Lively blog of Schiller hits radio hot buttons
A provocative live-blog account of NPR President Vivian Schiller’s June 2 appearance at D8, the Wall Street Journal‘s All Things Digital conference ricocheted around the Internet, stirring up angry reactions among pubradio broadcasters who were already worried about NPR’s emphasis on web distribution.
Schiller sat down on stage for a Q&A with the Kara Swisher, the Journal’s technology columnist, who wanted to know why NPR is putting all of its content on the Internet and mobile devices for free, how public radio is adapting to the shifts in journalism and media technologies, and how the network plans to pay its bills in the future. Her questions got at all the hot-button issues in NPR-station relations.
As reported in the live-blog’s hasty paraphrases, Schiller’s responses sounded like deliberate provocations. But what she actually said, according to an official transcript of the session, was stunningly different:
Live-blog — Schiller: “First of all, note we don’t call ourselves National Public Radio anymore. We’re NPR.”
Transcript — Schiller: “. . . We just call ourselves NPR. And there’s a fine tradition in that: BBC, CNN. And it’s not a repudiation of radio; on the contrary, . . . against the odds and surprising to many people, our audience for broadcast radio continues to grow.”
Another passage in the transcript differed significantly in tone from the blog:
Live-blog — Schiller: “Radio towers are going away within 10 years, and Internet radio will take its place. This is a huge change and we should embrace it. Mobile will play a big part.”
Transcript — Schiller: “The broadcast tower will be gone in . . . I don’t want to say ‘gone,’ but in the next five to 10 years — Swisher: Put cell phone things on it. Schiller: . . . well the point is, Internet radio will take its place, and there’s no reason we should be fearful of that. In fact, we should embrace it. Especially on mobile . . . mobile is the second coming of radio.”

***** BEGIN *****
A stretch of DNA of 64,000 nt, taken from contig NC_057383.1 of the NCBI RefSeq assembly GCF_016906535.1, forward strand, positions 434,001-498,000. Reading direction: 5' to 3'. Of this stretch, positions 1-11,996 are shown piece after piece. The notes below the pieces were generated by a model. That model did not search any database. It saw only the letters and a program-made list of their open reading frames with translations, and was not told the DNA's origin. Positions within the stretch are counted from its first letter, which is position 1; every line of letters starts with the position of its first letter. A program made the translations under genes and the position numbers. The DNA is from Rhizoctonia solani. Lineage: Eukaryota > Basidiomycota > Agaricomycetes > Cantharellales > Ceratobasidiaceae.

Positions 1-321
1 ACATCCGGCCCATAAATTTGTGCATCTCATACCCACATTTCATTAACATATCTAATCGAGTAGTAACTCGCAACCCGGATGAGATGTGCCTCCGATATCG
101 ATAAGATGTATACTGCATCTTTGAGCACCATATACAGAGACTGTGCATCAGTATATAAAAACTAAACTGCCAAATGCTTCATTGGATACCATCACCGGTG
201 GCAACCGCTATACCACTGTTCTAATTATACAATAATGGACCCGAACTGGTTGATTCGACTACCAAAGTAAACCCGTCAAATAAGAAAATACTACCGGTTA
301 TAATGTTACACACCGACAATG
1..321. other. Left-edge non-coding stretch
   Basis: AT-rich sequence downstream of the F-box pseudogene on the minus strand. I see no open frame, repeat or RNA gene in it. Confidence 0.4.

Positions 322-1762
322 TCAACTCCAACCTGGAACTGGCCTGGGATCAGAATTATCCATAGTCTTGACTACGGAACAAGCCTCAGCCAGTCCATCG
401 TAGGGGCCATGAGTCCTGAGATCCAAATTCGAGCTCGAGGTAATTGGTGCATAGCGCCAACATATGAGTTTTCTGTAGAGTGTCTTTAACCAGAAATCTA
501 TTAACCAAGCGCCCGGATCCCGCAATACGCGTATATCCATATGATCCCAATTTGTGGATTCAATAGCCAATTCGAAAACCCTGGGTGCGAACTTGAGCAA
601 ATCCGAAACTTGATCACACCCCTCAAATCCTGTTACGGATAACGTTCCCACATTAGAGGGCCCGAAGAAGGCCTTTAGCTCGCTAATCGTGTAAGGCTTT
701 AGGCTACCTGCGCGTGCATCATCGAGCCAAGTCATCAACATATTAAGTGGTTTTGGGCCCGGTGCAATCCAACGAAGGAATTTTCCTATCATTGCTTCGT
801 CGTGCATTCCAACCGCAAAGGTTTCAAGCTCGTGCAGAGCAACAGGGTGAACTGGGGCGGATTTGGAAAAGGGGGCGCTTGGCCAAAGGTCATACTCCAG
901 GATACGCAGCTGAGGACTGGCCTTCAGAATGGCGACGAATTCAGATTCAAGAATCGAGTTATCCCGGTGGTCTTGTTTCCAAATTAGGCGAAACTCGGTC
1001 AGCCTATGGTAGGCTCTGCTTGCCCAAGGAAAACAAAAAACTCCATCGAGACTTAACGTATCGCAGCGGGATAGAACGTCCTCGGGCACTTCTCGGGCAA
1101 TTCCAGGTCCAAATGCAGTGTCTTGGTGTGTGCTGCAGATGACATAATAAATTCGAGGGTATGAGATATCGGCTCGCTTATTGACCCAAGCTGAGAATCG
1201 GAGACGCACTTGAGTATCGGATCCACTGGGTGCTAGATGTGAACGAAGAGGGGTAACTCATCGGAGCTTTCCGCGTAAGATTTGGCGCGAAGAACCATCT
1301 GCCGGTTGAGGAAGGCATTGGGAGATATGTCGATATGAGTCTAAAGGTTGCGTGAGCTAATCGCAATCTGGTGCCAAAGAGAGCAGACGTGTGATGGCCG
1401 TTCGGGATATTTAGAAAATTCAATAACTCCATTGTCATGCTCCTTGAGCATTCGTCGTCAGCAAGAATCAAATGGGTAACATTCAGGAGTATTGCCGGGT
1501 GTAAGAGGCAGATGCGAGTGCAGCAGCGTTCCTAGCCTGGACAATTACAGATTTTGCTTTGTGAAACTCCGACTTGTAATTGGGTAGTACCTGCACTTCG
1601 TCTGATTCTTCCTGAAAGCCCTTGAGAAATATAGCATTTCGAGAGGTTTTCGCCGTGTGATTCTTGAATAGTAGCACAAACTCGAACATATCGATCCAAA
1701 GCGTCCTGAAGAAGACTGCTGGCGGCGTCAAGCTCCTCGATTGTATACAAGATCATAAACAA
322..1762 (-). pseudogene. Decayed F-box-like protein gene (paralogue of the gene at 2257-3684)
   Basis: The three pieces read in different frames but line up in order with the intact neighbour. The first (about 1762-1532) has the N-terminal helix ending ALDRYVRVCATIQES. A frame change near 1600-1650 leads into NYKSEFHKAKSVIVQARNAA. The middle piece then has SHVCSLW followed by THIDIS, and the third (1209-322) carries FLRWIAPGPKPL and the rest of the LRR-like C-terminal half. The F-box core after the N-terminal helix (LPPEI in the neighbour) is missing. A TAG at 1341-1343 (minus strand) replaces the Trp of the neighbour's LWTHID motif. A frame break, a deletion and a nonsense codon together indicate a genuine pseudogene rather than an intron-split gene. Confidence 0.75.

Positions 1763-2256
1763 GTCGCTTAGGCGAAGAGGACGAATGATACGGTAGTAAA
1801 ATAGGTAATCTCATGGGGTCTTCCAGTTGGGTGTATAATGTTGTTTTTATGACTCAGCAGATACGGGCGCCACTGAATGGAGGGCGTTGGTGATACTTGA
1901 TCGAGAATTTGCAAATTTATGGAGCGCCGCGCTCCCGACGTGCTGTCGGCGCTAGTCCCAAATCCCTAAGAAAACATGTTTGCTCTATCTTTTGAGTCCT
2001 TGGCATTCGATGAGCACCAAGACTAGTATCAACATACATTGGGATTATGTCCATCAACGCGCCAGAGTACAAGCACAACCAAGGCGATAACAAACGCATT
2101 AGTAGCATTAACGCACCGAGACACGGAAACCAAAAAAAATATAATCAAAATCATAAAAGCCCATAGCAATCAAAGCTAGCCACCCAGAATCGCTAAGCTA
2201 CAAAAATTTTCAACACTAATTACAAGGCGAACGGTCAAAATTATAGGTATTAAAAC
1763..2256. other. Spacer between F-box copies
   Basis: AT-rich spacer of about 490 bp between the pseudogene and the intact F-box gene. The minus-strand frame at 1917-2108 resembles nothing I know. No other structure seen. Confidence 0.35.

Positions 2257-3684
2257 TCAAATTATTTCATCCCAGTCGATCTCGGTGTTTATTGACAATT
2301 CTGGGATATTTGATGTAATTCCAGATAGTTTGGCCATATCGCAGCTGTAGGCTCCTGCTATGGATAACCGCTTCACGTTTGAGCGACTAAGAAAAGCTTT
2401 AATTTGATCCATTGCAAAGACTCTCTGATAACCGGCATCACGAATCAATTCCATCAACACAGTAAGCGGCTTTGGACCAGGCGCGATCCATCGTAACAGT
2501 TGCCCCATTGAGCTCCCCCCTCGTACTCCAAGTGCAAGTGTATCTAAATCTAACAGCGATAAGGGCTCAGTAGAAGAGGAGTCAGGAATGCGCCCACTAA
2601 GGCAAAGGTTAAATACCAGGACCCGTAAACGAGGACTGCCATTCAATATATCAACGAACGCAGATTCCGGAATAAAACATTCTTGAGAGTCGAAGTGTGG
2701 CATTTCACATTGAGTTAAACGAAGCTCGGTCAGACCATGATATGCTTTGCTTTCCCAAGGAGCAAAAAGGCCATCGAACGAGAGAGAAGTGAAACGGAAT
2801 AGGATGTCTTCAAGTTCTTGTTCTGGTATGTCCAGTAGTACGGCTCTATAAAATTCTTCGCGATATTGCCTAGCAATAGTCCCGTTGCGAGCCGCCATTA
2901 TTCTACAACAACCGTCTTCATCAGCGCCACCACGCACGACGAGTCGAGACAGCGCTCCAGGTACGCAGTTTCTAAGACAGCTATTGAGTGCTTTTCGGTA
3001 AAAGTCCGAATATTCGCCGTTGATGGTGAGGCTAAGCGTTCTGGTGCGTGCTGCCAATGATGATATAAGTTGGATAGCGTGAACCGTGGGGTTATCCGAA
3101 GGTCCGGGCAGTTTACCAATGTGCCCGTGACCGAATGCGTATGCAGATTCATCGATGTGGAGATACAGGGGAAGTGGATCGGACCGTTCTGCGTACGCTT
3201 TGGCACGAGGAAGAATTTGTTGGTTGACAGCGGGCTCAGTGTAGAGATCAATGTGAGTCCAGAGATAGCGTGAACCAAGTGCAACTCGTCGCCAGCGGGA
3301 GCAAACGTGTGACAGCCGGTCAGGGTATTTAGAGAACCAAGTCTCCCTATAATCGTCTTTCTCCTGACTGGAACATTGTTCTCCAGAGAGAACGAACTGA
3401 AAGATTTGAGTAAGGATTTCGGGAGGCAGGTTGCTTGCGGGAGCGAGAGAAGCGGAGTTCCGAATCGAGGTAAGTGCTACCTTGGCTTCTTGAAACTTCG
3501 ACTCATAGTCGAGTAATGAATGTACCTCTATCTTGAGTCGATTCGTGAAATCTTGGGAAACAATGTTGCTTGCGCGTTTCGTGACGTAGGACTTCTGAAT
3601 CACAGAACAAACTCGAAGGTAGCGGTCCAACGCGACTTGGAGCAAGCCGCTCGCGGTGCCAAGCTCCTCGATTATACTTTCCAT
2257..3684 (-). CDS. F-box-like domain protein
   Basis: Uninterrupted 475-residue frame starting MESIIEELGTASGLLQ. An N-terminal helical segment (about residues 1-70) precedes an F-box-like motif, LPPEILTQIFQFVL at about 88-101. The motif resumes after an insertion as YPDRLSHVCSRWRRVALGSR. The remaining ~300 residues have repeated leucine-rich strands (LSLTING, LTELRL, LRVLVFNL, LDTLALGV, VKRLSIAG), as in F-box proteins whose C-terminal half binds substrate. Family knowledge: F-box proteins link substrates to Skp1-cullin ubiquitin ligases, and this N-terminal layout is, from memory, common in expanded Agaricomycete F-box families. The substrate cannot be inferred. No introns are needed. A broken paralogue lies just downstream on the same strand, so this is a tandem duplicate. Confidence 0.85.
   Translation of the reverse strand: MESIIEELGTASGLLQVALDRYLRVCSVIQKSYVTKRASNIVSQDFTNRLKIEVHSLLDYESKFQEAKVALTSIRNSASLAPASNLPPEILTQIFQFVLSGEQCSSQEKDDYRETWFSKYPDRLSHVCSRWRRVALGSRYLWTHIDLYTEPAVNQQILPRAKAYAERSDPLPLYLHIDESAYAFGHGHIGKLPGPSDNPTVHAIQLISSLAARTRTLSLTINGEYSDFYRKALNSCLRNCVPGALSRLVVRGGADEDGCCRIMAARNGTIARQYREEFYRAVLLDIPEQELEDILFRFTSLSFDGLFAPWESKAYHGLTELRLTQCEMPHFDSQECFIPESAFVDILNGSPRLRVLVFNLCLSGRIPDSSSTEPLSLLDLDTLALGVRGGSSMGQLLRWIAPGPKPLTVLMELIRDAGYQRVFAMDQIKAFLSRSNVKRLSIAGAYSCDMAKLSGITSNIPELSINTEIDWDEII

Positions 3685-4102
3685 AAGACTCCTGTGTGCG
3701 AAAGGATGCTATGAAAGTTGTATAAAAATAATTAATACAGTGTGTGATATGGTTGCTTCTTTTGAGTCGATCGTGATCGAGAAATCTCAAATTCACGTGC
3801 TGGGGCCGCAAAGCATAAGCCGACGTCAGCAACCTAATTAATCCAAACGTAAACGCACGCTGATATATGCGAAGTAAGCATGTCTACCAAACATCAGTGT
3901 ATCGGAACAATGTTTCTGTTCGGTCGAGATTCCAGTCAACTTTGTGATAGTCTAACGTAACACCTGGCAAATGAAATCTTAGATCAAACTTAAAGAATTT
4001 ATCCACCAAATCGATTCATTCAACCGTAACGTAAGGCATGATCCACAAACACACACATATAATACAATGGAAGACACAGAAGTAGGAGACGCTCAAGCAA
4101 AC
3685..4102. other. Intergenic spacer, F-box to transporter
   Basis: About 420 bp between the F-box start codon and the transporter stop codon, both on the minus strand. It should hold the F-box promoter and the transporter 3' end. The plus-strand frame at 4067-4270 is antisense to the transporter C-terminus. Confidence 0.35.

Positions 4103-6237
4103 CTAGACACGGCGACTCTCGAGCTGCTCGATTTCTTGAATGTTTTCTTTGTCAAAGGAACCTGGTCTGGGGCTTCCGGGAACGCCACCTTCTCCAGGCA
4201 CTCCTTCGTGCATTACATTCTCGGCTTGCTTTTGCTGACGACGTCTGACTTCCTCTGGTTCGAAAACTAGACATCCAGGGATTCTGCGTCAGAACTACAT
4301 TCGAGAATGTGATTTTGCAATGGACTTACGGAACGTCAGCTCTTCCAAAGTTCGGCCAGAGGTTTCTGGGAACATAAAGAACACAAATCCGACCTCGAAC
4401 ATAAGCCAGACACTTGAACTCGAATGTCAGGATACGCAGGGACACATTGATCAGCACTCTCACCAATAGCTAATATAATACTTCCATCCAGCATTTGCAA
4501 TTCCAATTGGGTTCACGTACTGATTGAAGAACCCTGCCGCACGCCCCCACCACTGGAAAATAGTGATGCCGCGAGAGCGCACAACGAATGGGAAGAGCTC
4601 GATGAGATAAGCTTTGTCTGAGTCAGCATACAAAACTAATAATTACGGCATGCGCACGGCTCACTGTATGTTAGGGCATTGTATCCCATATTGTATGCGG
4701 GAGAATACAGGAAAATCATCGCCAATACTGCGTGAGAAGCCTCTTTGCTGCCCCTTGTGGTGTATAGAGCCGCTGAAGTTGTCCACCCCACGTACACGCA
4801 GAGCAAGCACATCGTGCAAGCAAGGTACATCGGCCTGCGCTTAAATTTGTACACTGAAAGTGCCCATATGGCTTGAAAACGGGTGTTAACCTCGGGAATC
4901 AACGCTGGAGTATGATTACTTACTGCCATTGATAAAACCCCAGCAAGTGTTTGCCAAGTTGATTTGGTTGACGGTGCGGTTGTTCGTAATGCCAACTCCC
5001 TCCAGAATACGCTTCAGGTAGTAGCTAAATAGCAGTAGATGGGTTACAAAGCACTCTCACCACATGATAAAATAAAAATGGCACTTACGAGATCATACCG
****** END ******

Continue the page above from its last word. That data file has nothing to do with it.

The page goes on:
When Swisher asked how mobile distribution changed NPR’s relationship with stations by allowing listeners to do an “end run” around local outlets, Schiller denied that this was NPR’s strategy, according to the transcript. “[T]he great promise and potential and power of public radio is the combination of the local and national,” Schiller said. “What we’re trying do is work with stations to make sure it is a rich experience on the local level where you get the full spectrum of local to regional to national to international. And to the extent that stations are very strong and very relevant locally, they will survive the loss of the monopoly of the broadcast tower.”
It was a question from the audience — by a public radio listener who identified himself as the brother of Ari Shapiro, NPR White House correspondent, that went right to the heart of station objections to NPR’s push to create and promote software applications that serve up its content on demand, according to the transcript. “I love NPR and I love to support NPR. I’m not so crazy about my local affiliate. Is there any way to be a supporter of NPR without being a supporter of your local station?”
Schiller responded: “. . . here’s the thing — the life’s blood of a local NPR member station is member support from that community. You may . . . know this from your brother—we have never and will never go directly to the audience on any platform that we have and say, . . . send us a dollar a day, $365 a year to NPR.”
If Current gets clearance, we’ll post the full transcript with this article.
Web page posted June 8, 2010
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